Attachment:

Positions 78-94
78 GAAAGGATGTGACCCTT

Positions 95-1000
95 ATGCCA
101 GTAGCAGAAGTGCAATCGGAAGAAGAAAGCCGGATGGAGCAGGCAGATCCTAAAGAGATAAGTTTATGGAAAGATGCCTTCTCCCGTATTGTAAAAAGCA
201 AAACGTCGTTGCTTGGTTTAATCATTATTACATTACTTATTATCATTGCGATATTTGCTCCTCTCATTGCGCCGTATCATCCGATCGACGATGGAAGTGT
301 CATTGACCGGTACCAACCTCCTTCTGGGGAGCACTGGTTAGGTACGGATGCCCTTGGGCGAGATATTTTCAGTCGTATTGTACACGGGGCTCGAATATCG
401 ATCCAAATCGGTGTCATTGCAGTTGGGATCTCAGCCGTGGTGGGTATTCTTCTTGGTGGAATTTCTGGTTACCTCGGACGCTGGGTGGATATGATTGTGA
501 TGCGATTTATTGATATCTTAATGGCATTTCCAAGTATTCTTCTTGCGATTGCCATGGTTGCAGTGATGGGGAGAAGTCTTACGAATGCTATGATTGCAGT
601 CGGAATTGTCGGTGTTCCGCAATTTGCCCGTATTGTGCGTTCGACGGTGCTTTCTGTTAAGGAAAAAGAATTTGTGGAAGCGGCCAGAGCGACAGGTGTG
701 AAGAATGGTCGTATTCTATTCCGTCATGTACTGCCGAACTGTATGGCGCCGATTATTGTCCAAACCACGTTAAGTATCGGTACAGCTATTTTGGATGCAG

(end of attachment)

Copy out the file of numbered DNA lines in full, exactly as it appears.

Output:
Positions 78-94
78 GAAAGGATGTGACCCTT

Positions 95-1000
95 ATGCCA
101 GTAGCAGAAGTGCAATCGGAAGAAGAAAGCCGGATGGAGCAGGCAGATCCTAAAGAGATAAGTTTATGGAAAGATGCCTTCTCCCGTATTGTAAAAAGCA
201 AAACGTCGTTGCTTGGTTTAATCATTATTACATTACTTATTATCATTGCGATATTTGCTCCTCTCATTGCGCCGTATCATCCGATCGACGATGGAAGTGT
301 CATTGACCGGTACCAACCTCCTTCTGGGGAGCACTGGTTAGGTACGGATGCCCTTGGGCGAGATATTTTCAGTCGTATTGTACACGGGGCTCGAATATCG
401 ATCCAAATCGGTGTCATTGCAGTTGGGATCTCAGCCGTGGTGGGTATTCTTCTTGGTGGAATTTCTGGTTACCTCGGACGCTGGGTGGATATGATTGTGA
501 TGCGATTTATTGATATCTTAATGGCATTTCCAAGTATTCTTCTTGCGATTGCCATGGTTGCAGTGATGGGGAGAAGTCTTACGAATGCTATGATTGCAGT
601 CGGAATTGTCGGTGTTCCGCAATTTGCCCGTATTGTGCGTTCGACGGTGCTTTCTGTTAAGGAAAAAGAATTTGTGGAAGCGGCCAGAGCGACAGGTGTG
701 AAGAATGGTCGTATTCTATTCCGTCATGTACTGCCGAACTGTATGGCGCCGATTATTGTCCAAACCACGTTAAGTATCGGTACAGCTATTTTGGATGCAG